Resources
What is a matrix inverse?
%Q OK. Now we can add, subtract and multiply matrices. That leaves one more operation: division. Specifically, if $A$ and $B$ are, say, $n \times n$ matrices, what is $\frac{A}{B}?$%A First ask yourself what division in the realm of real numbers actually means: it is really a form of multiplication: dividing $3$ by $7$ is the same as multiplying $3$ by $\frac{1}{7}$, the (multiplicative) inverse of $7.$ In other words,
$\frac{3}{7}$ \t $= 3\times\frac{1}{7}$
\\ \t $= 3\times7^{1}.$
Thus, in the realm of real numbers, we could actually forget all about division and just multiply by the inverse whenever we wanted to divide.
%Q Why complicate things like this? Just tell us how to divide matrices and be done with it!%A Patience! Writing down, say, $\frac{3}{7}$ instead of $3\cdot7^{1}$, is fine (and also customary) for real numbers. But should $\frac{3}{7}$ really mean $3\cdot7^{1}$ or should it mean $7^{1}\cdot 3$? Of course, it doesn't really matter, as multiplcation of real numbers is commutative. But multiplication of matrices is not commutative:
 By $\frac{A}{B}$ should we mean $A^{1}B$ or $BA^{1}$?
%A Not so fast! Before we try to find the inverse of a matrix $A,$ we must first know exactly what we mean by the (multiplicative) inverse. The inverse of a number $a$ is the number, often written $a^{1},$ with the property that
 $a^{1}a = 1 \quad$ %and $\quad a^{1}a = 1$
 $A^{1}A = 1 \quad$ %and $\quad A^{1}A = I \qquad \qquad$ The identity matrix $I$ plays the role of the number 1 in the realm of matrices.
Inverse of a matrix, Singular matrix
The* inverse of an $n \times n$ matrix $A$ is the $n \times n$ matrix $A^{1}$ such that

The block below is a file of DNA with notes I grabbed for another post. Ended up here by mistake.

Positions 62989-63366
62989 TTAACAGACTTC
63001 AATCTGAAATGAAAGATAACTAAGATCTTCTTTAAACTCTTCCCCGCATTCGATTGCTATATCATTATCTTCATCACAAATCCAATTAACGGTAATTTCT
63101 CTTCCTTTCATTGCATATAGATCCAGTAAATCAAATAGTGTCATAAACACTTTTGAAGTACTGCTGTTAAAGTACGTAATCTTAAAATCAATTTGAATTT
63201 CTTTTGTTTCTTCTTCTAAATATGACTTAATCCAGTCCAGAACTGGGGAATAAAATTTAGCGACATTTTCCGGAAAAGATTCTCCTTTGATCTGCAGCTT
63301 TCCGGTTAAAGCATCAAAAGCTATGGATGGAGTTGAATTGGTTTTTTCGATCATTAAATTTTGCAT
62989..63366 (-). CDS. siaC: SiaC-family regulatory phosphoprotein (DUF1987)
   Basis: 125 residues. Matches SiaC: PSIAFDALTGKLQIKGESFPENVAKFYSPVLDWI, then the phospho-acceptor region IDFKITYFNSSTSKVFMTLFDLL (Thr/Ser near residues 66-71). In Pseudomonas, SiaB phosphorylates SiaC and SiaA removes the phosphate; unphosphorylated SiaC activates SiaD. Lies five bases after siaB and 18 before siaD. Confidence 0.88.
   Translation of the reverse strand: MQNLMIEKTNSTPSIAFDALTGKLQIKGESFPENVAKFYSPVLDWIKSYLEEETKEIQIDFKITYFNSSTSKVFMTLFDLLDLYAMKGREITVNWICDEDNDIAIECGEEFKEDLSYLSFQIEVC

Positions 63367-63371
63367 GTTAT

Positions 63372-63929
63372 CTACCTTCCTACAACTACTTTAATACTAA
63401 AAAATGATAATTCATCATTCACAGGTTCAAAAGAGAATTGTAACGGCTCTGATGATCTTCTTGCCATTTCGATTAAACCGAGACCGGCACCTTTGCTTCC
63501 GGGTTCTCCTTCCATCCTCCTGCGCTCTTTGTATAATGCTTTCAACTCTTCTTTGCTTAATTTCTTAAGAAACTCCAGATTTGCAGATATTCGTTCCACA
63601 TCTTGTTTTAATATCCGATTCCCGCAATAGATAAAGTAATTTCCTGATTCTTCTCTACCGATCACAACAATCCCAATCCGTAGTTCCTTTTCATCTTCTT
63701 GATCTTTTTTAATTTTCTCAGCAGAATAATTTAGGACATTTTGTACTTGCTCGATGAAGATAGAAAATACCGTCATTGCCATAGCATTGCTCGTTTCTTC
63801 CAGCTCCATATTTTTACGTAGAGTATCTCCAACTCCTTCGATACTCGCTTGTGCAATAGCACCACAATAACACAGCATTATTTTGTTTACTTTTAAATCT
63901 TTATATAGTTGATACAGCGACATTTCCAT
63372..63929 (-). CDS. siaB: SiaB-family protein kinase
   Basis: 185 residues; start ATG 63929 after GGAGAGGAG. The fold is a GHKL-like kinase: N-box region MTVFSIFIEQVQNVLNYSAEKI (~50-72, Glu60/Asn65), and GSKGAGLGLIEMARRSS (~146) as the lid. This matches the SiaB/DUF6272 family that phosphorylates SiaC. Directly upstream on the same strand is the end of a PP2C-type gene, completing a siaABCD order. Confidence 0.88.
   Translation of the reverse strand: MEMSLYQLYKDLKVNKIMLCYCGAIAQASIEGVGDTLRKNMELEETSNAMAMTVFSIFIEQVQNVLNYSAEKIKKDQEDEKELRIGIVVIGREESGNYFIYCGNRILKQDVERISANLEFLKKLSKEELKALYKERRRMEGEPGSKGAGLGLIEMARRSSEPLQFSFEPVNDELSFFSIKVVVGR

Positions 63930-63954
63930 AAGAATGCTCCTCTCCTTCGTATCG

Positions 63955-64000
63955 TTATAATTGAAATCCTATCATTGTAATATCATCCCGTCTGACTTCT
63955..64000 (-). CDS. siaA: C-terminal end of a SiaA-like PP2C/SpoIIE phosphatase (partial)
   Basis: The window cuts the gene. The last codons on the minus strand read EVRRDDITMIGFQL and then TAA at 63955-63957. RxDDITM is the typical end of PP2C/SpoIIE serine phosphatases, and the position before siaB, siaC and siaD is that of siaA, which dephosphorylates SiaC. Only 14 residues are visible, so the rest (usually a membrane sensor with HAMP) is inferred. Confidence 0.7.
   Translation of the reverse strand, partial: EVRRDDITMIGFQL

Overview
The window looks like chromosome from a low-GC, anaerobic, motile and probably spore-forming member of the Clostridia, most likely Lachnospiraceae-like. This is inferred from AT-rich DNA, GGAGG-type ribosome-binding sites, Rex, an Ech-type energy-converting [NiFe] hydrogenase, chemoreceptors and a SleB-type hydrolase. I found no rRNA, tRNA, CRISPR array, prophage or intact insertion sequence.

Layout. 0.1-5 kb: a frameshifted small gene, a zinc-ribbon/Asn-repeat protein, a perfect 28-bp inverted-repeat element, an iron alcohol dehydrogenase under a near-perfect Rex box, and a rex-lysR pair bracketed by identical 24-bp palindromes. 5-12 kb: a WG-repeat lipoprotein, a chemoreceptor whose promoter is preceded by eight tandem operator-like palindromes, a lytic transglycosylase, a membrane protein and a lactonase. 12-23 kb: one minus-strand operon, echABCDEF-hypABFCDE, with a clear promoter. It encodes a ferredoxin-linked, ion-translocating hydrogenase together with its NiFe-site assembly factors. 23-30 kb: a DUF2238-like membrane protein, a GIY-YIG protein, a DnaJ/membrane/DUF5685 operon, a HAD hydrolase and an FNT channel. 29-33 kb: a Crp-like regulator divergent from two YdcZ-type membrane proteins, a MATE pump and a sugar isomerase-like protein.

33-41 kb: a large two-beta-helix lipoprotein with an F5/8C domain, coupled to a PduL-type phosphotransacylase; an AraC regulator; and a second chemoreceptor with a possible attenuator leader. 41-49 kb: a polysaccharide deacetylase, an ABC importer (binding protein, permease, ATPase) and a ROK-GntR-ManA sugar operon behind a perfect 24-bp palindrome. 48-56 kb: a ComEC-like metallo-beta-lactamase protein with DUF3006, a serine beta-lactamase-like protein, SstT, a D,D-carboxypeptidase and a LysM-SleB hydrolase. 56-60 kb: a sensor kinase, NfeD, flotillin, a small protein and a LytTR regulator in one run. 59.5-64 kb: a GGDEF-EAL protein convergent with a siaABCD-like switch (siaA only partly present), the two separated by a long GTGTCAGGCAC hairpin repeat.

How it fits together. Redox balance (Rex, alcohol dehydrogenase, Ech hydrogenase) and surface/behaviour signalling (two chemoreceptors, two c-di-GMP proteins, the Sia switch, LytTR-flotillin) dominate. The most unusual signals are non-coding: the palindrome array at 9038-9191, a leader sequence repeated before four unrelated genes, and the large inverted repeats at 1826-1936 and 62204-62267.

$A^{1}A = 1 \quad$ %and $\quad A^{1}A = I \qquad \qquad$
Examples

The inverse of the $1 \times 1$ matrix
[7] %is[\sfrac{1}{7}] , %bc[7] [\sfrac{1}{7}] $=$[1] $= I\quad$ %and[\sfrac{1}{7}] [7] $=$[1] $= I.\quad$[7]^{1} $=$[\sfrac{1}{7}] and also[\sfrac{1}{7}]^{1} $=$[7] . 
The inverse of the $n \times n$ identity matrix $I$ is $I$ itself, because
 $I\cdot I = I.$

$I^{1} = I.$

[5,2;2,1]^1 $=$[1,2;2,5] because[5,2;2,1] [1,2;2,5] =[1,0;0,1] %and[1,2;2,5] [5,2;2,1] =[1,0;0,1] .
Finding the inverse of a matrix
%Q How on earth do we find the inverse of a matrix?%A If you used unknowns for all the entries of the inverse of a matrix, the condition that $AA^{1} = I$ would give you a system of linear equations. Solving this system of equations corresponds to the following method for finding the inverse of any matrix: (See %4 for a detailed explanation). %Let $A = $%10. Determine whether or not $A$ is invertible, and its inverse if it is, as follows: Step 1. Write down the $n\times 2n$ matrix
Using matrix inverses to solve systems of linear equations
Look at the following system of linear equations:
$x + y$ \t $=4$
\\ $4x + y + z$ \t $=1$
\\ $2y + z$ \t $=0$
To solve the system, we would normally write out and rowreduce the augmented matrix for the system.
However, there is another way to solve certain systems of equations like this one: Take $A$ to be the matrix of coefficients of the lefthand sides:

$A = $
 $AX=$
 $AX = B,$

$A^{1}AX = A^{1}B \qquad \Rightarrow \qquad IX = A^{1}B \qquad \Rightarrow \qquad X = A^{1}B,$
 $X = A^{1}B = $
Now try the exercises in %4, some the %8, or move ahead to the next tutorial by pressing "Next tutorial" on the sidebar.
Last Updated: January, 2017
Copyright © 2017
Copyright © 2017